9.914 Seminar in Cognitive Development - Spring 2015

Graduate Course
Instructor: Laura Schulz, Liz Spelke, Joshua Tenenbaum

This seminar, organized in coordination with the Center for Brains, Minds and Machines, will focus on the development of knowledge in the first five years. Drawing on behavioral research on infants and young children, as well as research in cognitive neuroscience, research using controlled rearing methods with animal models, and research developing and testing computational models, we consider both the starting points for human cognitive development and the ways in which early knowledge grows. Topics will be chosen in accord with student interests and likely will include early developing knowledge of objects and their mechanical interactions, of animate beings and their behavior and intentions, of social beings and their communication and relationships, as well as the development of abstract concepts (e.g., causal concepts, mathematical concepts) that apply to all these entities. In addition, we will look at how infants and children learn to represent their own abilities and utilities and how these emerging self-representations support and constrain their learning about the world.


Special Topics, 9.52: Project-based seminar in Infant and Early Childhood Cognition - Spring 2013, 2014

Undergraduate Course
Instructor: Laura Schulz

This course is an advanced, lab-based research class in cognitive development. Enrollment is limited and by instructor permission only. All prospective students must have completed 9.85 (or the equivalent at Wellesley). Interested students should email me either their final class paper in 9.85 (if it meets the requirements below) or a one-page proposal consisting of a few sentence description of their research question followed by a brief sketch of a possible experimental design. Students will only be admitted to the course if the key predictions of their proposal could be tested empirically within a single semester. To meet these criteria, the proposed study must be feasible with less than 50 participants, using a research design and behavioral methods that are accessible to advanced undergraduates; topics and methods must be within the area of the instructor's expertise.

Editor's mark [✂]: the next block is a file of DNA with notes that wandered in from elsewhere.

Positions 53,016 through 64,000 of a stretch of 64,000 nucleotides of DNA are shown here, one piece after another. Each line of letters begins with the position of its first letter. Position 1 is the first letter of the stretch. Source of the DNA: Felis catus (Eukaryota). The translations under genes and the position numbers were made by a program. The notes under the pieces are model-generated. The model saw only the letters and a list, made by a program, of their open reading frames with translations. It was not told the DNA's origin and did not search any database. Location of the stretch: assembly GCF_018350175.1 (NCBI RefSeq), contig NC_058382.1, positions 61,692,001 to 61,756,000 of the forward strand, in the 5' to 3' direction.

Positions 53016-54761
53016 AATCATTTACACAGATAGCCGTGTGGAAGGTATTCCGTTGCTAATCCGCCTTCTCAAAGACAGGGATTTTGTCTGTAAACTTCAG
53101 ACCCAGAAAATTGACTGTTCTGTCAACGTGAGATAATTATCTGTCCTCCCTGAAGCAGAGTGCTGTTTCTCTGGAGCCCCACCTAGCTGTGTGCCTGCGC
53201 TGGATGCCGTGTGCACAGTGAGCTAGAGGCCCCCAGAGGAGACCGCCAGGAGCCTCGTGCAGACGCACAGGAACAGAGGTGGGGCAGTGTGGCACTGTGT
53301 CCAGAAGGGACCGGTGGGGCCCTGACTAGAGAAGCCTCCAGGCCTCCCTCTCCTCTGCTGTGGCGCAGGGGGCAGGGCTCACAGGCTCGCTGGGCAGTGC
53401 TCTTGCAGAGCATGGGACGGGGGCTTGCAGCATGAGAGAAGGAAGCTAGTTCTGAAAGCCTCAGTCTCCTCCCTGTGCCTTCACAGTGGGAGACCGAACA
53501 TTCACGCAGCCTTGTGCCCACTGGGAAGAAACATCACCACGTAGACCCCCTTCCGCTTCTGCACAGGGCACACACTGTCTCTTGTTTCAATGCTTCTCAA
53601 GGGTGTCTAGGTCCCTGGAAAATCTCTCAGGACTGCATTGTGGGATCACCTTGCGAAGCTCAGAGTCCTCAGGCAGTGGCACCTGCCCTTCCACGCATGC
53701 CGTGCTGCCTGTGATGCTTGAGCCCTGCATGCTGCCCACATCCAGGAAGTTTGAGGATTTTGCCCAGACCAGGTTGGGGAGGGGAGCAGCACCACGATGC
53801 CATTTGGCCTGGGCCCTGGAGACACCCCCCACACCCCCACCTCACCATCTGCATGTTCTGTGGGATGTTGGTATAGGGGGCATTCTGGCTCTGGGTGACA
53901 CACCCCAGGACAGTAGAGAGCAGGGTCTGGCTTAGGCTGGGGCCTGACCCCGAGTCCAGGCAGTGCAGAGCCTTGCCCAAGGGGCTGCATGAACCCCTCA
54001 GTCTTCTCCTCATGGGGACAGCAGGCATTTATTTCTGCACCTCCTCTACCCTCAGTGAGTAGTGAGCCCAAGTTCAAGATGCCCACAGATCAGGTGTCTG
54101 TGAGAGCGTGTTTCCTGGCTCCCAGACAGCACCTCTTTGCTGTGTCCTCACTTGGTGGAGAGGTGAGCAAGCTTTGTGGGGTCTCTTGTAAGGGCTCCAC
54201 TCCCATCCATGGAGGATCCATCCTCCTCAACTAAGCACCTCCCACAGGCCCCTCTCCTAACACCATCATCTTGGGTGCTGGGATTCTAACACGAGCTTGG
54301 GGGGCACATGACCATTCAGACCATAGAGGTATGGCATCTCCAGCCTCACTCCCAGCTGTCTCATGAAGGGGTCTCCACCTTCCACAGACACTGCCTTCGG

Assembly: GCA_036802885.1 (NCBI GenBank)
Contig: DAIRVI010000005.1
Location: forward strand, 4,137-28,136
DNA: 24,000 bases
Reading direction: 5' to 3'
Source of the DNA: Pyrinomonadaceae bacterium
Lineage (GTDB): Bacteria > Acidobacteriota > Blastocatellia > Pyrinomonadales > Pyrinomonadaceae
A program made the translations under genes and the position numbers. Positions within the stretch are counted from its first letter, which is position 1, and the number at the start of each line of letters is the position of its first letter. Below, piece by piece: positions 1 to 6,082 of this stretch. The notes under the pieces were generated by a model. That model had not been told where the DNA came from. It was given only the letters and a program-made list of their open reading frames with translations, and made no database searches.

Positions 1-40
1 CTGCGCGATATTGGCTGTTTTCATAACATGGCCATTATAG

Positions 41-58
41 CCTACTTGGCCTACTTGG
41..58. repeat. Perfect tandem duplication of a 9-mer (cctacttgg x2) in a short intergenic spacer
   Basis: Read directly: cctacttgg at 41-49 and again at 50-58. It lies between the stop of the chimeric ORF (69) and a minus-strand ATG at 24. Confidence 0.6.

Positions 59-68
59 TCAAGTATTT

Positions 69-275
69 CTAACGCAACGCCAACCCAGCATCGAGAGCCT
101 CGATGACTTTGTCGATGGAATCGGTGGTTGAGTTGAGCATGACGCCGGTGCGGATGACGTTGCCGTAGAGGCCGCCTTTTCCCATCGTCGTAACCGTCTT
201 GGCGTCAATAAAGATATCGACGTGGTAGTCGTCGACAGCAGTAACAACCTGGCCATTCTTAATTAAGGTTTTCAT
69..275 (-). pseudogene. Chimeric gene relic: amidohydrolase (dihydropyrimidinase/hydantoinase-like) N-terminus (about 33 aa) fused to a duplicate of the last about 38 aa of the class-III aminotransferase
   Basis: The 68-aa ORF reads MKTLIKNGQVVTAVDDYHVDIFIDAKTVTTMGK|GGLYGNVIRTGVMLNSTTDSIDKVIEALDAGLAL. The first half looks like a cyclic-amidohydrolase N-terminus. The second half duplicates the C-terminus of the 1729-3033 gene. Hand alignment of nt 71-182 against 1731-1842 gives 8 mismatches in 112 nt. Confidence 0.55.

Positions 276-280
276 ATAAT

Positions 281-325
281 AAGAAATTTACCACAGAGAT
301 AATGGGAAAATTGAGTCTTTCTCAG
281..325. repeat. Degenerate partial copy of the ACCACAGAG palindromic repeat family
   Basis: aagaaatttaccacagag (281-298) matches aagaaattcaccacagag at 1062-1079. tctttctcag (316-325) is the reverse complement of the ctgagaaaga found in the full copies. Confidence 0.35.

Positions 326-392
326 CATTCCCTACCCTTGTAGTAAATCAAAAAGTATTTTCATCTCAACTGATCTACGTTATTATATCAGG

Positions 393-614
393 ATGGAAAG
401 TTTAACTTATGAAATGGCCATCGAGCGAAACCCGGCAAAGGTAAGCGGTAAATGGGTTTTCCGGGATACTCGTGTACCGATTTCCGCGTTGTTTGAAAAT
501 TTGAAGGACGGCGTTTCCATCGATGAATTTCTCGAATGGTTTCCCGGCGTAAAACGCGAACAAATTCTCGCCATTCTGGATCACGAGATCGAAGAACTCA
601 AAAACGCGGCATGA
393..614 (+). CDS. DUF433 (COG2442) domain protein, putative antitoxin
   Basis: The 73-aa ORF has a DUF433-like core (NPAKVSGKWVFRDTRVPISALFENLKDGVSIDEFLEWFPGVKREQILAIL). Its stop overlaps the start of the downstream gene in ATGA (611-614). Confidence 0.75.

9.85 Infant and Early Childhood Cognition - Fall (annual)

Undergrad HASS Elective
Prereq: 9.00
Units: 3-0-9
Instructor: Laura Schulz

Introduction to cognitive development focusing on children's understanding of objects, agents, and causality. Develops a critical understanding of experimental design. How developmental research might address philosophical questions about the origins of knowledge, appearance and reality, and the problem of other minds.


9.914 Explorations in Exploration - Spring 2010

Graduate Course
Units: 2-0-9
Instructors: Laura Schulz and Rebecca Saxe

All organisms find ways to explore and get new information about their environments. In this class, we will review empirical work on exploratory behaviors ranging from simple orienting behaviors, investigations of spatial terrain, and object manipulation all the way through to human and culture-specific behaviors like question-asking and formal scientific inquiry. We will also look at computational accounts trading-off the utilities of exploring new, vs. exploiting known, information, as well as the brain bases that might underlie selective arousal to novelty and uncertainty and help account for an “exploratory drive.” Methodological approaches will include ethology, evolutionary biology, machine learning, developmental psychology, neuroscience, and cognitive science.


9.915 Perception, Conception and Action: Grounding Thoughts in Experience (and Vice Versa) - Spring 2008

Graduate course
Units: 2-0-7
Instructors: Laura Schulz, Chris Moore, Noah Goodman

This class will integrate findings from neuroscience, computational cognitive science, and cognitive development to look at A) whether and how the format of perceptual information affects conceptual development B) whether and how conceptual representations affect perception and C) the role of action in binding perceptual information to conceptual development. All students will write one to two paragraph critical responses to readings each week. Registered students will also submit a final paper and present their ideas on the last day of class.


9.916 Conceptual Development: Representation of Theories, Causes, and Things that make you go hmmm - Spring 2007

Graduate Course
Units: 2-0-9
Instructors: Laura Schulz and Susan Carey

Many researchers have argued that intuitive theories are particularly important in our mental life.  Naive theories are characterized by structural features (abstract, ontological commitments), dynamic features (the ability to affect the interpretation of evidence and to be affected by evidence), and functional features (the ability to support prediction, explanation, intervention, and counterfactual claims).  We examine the arguments that this is so, and consider the developmental origin (innate? learned? domain-specific? domain-general?) of intuitive theories.  Arguably however, theories have an additional function: they support curiosity and exploration.  We will think about what you might have to know in order to be curious -- and we will look at how theories and patterns of evidence might affect children's exploratory play, their inferences about unobserved variables, and the contexts in which children search for explanations.